- A Deep Dive: Real Life Implications of FDA NEST Program Explored
- August 15, 2016
- Law Firm: Mintz Levin Cohn Ferris Glovsky Popeo P.C. - Boston Office
- In our Israel Connect Summer 2016 edition we summarized the FDA’s post-market surveillance data programs, including the NEST program designed to consolidate and analyze real-world device data once a device is legally commercialized. In late June I had an opportunity to sit down with a medical device industry veteran, and one with a uniquely international perspective, and we discussed in detail the practical impact of the planned NEST program.
Bethany Hills (“BH”): Oded Kraft (“OK”), you’ve been involved in the medical device industry, both with established industry giants and also with small, nimble start-ups, for nearly two decades. What do you think about the FDA NEST program?
OK: It’s great to see the FDA taking the NEST path. Companies, even if informally, make use of data resulting from on-going use of the products when monitoring complaints, assessing competition, reviewing third party publications, and addressing issues found in-house. This is especially true for companies marketing in the EU.
BH: So since companies are already seeking out and utilizing this data, the FDA NEST program only has a positive impact?
OK: I do wonder whether the reliance on Post-marketing surveillance data would really reduce the burden of collecting data prior to launching like has been promoted as a benefit of NEST. After all, it is the FDA’s stated role to ensure the safety and effectiveness of the cleared/approved products before commercialization. And in addition, there is the question of whether the agency would force companies to recall products from the market should the post-market surveillance data reveal issues. I am not advocating that we should leave unsafe products in the market, however, reducing pre-market burden by collection of post market data, without looking at the entire clearance/approval approach would leave the companies with no choice but to keep on running the same pre market studies, regardless of the promises within the NEST program. What company will want to take the financial and brand risk of a recall post-launch if those issues can be addressed in the clearance or approval process?
BH: Interesting. The potential for FDA to swing the pendulum to post-market enforcement is important. Certainly our clients are always pushing for a quicker path to market and the NEST program seems to be promising that.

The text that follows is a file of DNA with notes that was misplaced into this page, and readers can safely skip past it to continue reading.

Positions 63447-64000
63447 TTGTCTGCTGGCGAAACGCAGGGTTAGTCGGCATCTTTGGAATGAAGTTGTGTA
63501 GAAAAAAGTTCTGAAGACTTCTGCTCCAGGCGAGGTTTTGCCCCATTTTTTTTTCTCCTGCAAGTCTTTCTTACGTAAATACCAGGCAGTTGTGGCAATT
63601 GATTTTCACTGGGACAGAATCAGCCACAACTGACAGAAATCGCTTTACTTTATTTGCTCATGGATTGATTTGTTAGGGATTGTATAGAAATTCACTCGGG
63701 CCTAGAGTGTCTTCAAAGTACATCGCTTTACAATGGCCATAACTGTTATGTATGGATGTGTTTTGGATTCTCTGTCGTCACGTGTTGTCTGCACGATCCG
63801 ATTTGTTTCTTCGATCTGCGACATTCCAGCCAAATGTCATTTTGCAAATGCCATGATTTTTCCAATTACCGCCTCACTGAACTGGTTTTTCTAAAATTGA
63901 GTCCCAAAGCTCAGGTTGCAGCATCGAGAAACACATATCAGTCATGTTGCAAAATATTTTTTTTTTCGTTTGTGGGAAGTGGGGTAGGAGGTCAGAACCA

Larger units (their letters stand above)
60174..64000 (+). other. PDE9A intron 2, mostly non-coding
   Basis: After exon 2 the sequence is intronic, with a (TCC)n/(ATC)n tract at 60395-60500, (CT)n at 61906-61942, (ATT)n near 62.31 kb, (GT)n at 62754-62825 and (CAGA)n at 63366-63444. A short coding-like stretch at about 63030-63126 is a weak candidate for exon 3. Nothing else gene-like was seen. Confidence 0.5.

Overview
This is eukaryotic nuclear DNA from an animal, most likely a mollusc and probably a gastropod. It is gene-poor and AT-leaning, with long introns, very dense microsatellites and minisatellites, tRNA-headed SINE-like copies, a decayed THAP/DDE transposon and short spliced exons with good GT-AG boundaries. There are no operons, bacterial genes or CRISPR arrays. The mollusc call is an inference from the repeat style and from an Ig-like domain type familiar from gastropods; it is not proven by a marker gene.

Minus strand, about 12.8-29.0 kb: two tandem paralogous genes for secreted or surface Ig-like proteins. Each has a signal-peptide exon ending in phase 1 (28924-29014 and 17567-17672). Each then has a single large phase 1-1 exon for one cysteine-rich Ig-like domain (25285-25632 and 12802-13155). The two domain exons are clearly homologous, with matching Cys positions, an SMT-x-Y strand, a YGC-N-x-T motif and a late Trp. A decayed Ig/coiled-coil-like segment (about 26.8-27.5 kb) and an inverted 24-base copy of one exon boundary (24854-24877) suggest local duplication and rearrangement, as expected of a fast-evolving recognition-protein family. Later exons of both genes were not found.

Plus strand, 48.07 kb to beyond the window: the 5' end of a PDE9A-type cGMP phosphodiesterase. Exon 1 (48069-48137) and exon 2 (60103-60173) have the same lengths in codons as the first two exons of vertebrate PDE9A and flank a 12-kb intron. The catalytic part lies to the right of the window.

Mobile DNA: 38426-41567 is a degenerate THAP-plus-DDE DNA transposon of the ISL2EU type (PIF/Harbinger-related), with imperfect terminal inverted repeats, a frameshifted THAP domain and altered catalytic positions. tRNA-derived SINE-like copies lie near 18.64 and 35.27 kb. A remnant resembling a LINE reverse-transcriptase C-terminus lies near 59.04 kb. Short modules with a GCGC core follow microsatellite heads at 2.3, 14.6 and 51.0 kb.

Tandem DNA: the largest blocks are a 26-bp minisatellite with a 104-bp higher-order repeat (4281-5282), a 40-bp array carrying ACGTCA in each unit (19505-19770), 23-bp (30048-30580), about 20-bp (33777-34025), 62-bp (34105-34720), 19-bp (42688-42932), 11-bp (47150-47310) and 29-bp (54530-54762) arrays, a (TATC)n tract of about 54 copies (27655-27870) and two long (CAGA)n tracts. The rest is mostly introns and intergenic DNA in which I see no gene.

OK: But companies today, especially startups and smaller growth stag companies, plan a limited availability period when launching to limit financial and brand risk exposure. Yes, NEST could become another tool for companies’ managements and boards to manage the go to market timing vs. post market risk. Yet, another side of this decision is the strategic path of the company itself. It is not unusual for startups to acquire an FDA approval/clearance in order to gain the interest of a corporate partner for an M&A or investment opportunity. The startups would typically want to accelerate the FDA process, meaning the NEST post market surveillance options to reduce pre-market data requirements would be very attractive. But risk averting corporate partners or investors may prefer to either resolve the risk ahead of time, devalue the company if the risk is not sufficiently resolved, or establish milestones for post-market surveillance that could be burdensome or delay corporate growth. Not a pleasant decision, but nevertheless, an important tools in the hands of startups.
BH: I agree with the concerns corporate partners and investors might have about the uncertain nature created by a shift to heavier reliance on post-market data and enforcement. We’ve talked about the main post-market risk area-off-label use and promotion-as another risk area that could be impacted by as policy shift where FDA highly values post-market data.
OK: Yes, there could be an additional upside here. If a device company could rely on the NEST data to expand intended use and indications post launch, then the NEST approach would bring real value. It would also bring the official labeled use (cleared or approved through the pre-market process) to par with real life experience and use. In a world revolving around consumer technologies launching a new product every other day, and leveraging social media to share best known methods, it’s time for the healthcare industry, FDA included, to join the club.
BH: Thanks Oded! We certainly have a lot to follow with the evolving NEST program and the practical impact on our device clients.
Oded Kraft Biography: Oded is the VP of Product Development at Kornit Digtal, leading a team of over 100 professionals developing digital printing solutions for the textile market. Previously, Oded served in an executive business role with Roche Diabetes Care, Germany, leading the 10 year product portfolio and strategic roadmap (business worth of over $600M), and VP Products at Medingo, a medical devices company, acquired by Roche GmBH in
2010 for $180M. Throughout this time, Oded has been working with several startups in various capacities, integrating technology with business goals. Prior to joining Medingo, Oded worked at GE Healthcare Nuclear Medicine division as a Global Segment Leader, and before that, in various R&D positions with GE Healthcare, the IDF, and 5 years with a DoD company in the US. Oded holds an MBA and a BSc in Electrical Engineering from Technion-Israel Institute of Technology. Oded is not affiliated with Mintz Levin and all opinions expressed are his own.